Hospice patients’ views on research in palliative care
Source: Internal Medicine Journal, Volume 36, Number 7, July 2006 , pp. 406-413(8)
This project was conducted to investigate whether the concerns that researchers have about including terminally ill patients in research were shared by a sample of terminally ill patients. Methods:
Twenty-two patients admitted to a hospice participated in semistructured interviews; 18 patients had advanced malignant disease and 13 were women; their ages ranged from 28 to 93 years. The interview transcripts were analysed for common themes and particular attention was paid to the reasons patients gave for their views. Results:
All the patients wanted to participate in research. Patients advanced one or more of several reasons for participation, the commonest being altruism, enhancement of a sense of personal value, the assertion of persisting autonomy and the value they placed on a commitment by doctors to optimising care by research. They rejected the view that their consent might be non-autonomous and put forward consistent views about what they considered relevant to consent. Conclusions:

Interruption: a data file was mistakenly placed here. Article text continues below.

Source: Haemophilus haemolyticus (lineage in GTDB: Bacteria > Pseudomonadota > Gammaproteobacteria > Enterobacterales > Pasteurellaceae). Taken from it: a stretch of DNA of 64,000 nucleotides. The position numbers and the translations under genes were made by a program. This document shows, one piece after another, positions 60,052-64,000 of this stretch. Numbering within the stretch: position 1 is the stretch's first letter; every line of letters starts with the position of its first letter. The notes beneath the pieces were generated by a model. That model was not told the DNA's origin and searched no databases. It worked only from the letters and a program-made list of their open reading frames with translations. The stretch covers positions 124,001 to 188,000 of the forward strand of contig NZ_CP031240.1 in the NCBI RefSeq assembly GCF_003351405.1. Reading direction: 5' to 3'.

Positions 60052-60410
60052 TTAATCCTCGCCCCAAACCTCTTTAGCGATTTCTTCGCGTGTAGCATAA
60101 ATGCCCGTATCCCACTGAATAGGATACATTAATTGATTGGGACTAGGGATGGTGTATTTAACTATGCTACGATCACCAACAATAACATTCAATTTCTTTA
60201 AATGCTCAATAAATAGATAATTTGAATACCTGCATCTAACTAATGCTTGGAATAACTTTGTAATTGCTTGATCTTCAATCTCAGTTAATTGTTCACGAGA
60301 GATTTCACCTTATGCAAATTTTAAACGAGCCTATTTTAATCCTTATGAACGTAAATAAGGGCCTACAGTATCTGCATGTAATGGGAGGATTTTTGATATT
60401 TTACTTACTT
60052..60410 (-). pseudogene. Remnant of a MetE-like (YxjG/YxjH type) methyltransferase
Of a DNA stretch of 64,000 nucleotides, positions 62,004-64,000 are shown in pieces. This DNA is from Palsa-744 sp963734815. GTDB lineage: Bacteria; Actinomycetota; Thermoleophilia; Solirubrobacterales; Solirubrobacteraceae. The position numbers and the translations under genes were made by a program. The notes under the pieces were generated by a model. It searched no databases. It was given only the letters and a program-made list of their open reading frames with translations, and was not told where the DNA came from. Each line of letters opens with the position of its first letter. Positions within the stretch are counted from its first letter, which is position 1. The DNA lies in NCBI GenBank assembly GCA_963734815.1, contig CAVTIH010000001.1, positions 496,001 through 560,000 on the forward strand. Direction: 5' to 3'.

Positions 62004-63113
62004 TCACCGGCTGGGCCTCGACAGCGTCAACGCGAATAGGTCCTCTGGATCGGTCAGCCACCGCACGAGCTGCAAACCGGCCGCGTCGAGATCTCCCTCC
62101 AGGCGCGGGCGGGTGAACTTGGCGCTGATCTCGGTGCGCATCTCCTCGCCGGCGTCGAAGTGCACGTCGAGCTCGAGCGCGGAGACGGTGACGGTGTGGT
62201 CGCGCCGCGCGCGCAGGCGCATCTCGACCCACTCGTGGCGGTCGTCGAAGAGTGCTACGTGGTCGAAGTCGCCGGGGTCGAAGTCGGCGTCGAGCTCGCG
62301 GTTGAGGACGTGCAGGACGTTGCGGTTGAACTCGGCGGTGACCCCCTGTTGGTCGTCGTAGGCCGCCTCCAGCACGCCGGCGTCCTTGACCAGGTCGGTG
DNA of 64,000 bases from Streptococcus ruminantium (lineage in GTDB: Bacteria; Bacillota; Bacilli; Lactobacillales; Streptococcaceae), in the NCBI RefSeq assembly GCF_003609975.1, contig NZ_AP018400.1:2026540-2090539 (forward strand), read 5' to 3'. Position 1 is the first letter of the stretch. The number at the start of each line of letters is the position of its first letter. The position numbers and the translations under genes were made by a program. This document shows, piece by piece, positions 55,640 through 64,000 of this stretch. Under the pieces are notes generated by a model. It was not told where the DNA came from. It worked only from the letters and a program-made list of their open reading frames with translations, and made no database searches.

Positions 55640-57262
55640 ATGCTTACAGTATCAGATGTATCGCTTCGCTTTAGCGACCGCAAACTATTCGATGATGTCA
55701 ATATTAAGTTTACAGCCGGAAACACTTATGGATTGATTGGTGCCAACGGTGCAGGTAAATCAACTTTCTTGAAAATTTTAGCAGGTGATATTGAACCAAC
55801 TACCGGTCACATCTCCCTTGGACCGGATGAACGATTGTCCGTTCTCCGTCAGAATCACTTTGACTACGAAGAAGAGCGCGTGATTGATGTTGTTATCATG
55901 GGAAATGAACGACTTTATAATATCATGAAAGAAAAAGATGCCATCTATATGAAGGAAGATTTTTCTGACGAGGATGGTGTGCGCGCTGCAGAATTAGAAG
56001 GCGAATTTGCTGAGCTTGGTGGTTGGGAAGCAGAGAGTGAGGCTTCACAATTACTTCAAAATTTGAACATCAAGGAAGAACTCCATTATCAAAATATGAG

Our patients did not share the concerns of ethicists about the difficulties and hazards of research with the terminally ill. These patients’ views are not reflected in the professional consensus.
Document Type: Research Article
Publication date: July 2006